9 Tips to Help You Save Your Smoothies for Later
Smoothies are a great way to get everything you need out of a meal in one quick beverage, but they have a potential drawback over more traditional meals; saving and storing those smoothies for later.
You can’t necessarily meal prep smoothies in your refrigerator the way you can with a week’s worth of dinners. Blending up a tasty smoothie is fine, but if you leave some of it to come back to later, you’re just as likely to be left with a flat, weirdly separated, discolored, and unpalatable slop.
Unfortunately, this is partially just the nature of the ingredients. Fruits and veggies tend to turn brown and deteriorate when damaged, and nothing “damages” a piece of produce quite like a blender. It’s a problem when you want to make enough smoothies to last you for a couple of days or even a week at a time.
The root of the problem is oxygen. The oxygen in the air causes oxidization, which causes metal to rust, makeup to discolor, and copper turns green. With fruit, it’s typically when the flesh or juices beneath the skin or rind are damaged and exposed to air.
Thus, you have three ways to deal with this process. You can avoid damaging the ingredients until it’s necessary, you can seal them away from the air, or you can introduce another element to prevent the chemical reaction that causes oxidization.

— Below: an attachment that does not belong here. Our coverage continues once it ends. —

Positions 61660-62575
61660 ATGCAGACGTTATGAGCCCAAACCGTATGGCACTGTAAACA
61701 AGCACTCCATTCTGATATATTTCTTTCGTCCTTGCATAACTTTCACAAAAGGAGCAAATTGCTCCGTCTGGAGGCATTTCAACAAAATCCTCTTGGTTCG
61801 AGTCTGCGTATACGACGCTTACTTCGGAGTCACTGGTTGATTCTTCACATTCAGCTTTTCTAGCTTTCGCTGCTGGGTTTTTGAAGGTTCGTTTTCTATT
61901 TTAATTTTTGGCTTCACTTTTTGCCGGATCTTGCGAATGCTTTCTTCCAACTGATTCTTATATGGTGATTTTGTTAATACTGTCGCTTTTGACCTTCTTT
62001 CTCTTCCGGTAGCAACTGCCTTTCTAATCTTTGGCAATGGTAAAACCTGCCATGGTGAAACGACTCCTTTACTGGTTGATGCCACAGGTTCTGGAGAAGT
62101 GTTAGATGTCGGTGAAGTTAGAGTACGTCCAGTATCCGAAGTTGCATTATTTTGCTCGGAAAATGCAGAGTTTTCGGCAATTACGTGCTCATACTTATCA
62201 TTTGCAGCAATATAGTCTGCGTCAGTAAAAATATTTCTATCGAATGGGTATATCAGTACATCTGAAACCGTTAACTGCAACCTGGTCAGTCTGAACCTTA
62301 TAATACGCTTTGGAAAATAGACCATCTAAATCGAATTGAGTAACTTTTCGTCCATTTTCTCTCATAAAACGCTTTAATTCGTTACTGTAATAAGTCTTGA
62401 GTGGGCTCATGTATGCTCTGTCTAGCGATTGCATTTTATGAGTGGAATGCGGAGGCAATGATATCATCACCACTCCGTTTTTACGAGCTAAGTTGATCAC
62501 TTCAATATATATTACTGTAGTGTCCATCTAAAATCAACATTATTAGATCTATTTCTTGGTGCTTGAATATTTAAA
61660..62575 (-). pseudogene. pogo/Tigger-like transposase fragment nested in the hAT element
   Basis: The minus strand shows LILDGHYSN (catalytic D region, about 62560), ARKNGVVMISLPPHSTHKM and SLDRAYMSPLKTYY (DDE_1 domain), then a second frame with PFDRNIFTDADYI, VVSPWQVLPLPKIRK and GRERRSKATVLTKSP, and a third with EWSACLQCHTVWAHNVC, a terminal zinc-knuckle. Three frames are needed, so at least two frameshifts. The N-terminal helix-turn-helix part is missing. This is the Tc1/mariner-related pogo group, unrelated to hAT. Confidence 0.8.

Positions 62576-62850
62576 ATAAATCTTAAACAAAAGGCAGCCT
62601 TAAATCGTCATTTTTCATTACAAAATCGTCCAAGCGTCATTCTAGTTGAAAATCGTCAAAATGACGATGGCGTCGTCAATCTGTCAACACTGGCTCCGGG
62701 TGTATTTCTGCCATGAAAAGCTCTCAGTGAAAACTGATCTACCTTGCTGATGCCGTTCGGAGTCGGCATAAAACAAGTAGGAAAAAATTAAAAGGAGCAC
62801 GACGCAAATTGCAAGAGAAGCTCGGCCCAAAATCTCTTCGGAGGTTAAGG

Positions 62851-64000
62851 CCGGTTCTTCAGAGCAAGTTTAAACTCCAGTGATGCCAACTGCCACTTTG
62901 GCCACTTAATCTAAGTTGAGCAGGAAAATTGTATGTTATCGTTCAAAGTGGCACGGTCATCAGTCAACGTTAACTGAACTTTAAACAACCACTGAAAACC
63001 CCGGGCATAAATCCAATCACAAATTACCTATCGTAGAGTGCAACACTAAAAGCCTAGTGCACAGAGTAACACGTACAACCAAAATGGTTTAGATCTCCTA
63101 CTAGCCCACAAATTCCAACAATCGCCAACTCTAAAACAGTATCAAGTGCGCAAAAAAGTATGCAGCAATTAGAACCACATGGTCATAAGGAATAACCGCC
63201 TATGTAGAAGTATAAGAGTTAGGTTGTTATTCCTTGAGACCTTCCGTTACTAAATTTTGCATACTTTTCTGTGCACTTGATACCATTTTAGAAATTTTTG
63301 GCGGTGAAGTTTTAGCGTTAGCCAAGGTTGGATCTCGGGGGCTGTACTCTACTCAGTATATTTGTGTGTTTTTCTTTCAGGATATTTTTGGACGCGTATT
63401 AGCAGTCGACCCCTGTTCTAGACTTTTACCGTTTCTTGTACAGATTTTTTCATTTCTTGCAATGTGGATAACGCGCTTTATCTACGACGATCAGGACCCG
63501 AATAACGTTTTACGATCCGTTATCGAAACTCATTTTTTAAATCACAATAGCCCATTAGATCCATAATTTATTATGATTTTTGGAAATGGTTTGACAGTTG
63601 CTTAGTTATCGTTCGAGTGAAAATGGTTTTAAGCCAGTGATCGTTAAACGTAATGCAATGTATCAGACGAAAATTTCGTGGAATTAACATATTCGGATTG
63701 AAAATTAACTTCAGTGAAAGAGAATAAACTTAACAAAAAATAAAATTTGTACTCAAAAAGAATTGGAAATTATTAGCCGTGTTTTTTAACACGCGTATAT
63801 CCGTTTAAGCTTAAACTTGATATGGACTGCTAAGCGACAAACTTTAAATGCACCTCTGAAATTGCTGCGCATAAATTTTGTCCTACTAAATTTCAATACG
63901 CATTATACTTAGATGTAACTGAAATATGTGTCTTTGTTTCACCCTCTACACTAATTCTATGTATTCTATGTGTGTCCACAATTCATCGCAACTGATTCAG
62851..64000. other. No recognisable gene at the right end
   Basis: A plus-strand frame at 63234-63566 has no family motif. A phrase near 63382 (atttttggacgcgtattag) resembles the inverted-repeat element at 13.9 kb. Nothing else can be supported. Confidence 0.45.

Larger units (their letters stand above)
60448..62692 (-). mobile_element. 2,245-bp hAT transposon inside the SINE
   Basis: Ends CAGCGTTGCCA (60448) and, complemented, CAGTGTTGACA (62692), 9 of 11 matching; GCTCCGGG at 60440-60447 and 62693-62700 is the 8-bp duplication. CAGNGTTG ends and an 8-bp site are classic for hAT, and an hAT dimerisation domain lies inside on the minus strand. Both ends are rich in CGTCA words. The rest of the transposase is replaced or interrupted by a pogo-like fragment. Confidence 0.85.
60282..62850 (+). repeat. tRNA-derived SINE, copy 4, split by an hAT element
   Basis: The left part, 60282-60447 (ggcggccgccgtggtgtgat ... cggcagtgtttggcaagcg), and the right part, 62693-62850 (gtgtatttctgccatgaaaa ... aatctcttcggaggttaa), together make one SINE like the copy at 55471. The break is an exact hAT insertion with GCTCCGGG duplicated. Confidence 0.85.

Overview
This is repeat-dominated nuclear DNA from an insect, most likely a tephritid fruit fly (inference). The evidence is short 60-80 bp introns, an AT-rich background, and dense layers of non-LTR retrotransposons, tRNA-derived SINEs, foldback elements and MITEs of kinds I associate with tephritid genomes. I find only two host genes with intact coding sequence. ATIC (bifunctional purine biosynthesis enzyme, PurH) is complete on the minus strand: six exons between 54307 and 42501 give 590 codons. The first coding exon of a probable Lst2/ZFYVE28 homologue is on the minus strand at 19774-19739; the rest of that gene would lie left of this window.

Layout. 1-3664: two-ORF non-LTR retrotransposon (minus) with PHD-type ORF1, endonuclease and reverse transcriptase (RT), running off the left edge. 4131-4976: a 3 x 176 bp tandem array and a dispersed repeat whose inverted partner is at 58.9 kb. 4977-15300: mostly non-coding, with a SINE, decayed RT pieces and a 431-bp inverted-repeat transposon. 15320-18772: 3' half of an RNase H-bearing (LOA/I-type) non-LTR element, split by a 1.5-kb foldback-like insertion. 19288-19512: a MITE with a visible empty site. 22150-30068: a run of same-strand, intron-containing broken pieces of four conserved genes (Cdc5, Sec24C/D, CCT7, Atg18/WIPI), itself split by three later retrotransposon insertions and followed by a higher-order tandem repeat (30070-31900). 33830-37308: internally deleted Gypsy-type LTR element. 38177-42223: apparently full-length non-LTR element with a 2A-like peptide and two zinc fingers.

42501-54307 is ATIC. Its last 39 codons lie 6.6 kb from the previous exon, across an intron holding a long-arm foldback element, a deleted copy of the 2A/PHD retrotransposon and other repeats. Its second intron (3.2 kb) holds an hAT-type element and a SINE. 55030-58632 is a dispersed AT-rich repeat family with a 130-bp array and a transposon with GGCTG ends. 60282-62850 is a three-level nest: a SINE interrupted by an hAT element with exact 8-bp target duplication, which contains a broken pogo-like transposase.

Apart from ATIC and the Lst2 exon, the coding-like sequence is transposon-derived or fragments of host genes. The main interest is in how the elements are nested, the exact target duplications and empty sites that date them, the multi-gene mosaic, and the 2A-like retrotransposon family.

I’ll go over options for all of them here today.
1. Prepare Ingredients Instead
The first option you have is to limit yourself to preparing ingredients instead of blending up smoothies for multiple days at a time. Some fruits, like cherries, citrus, and melon, can be chopped and prepared ahead of time. Others, like apples and bananas, should be prepared at the time of blending.
If all of your produce is washed, chopped, and ready to toss in a blender, you’re good to go. All you’d need to do is peel a banana or slice an apple. This preparation helps save you time when you want to make a quick smoothie. With bananas, in particular, you can even chop and freeze them ahead of time, which has the bonus of adjusting consistency without requiring ice that waters down your smoothie.
Unfortunately, this doesn’t save you from having to pull out the blender, use it, and clean it each morning. If your goal with prepping smoothies is to avoid waking up the family with a noisy blender, this isn’t the best option for you.
2. Blend and Store Quickly
One of the best tips I can give you is to make your decision quickly. I’ve seen people blend up a double-batch of smoothies, drink their portion for the day, then come back to store the rest. This strategy gives that remaining portion a lot of time sitting open to the air, absorbing oxygen, and preparing to deteriorate.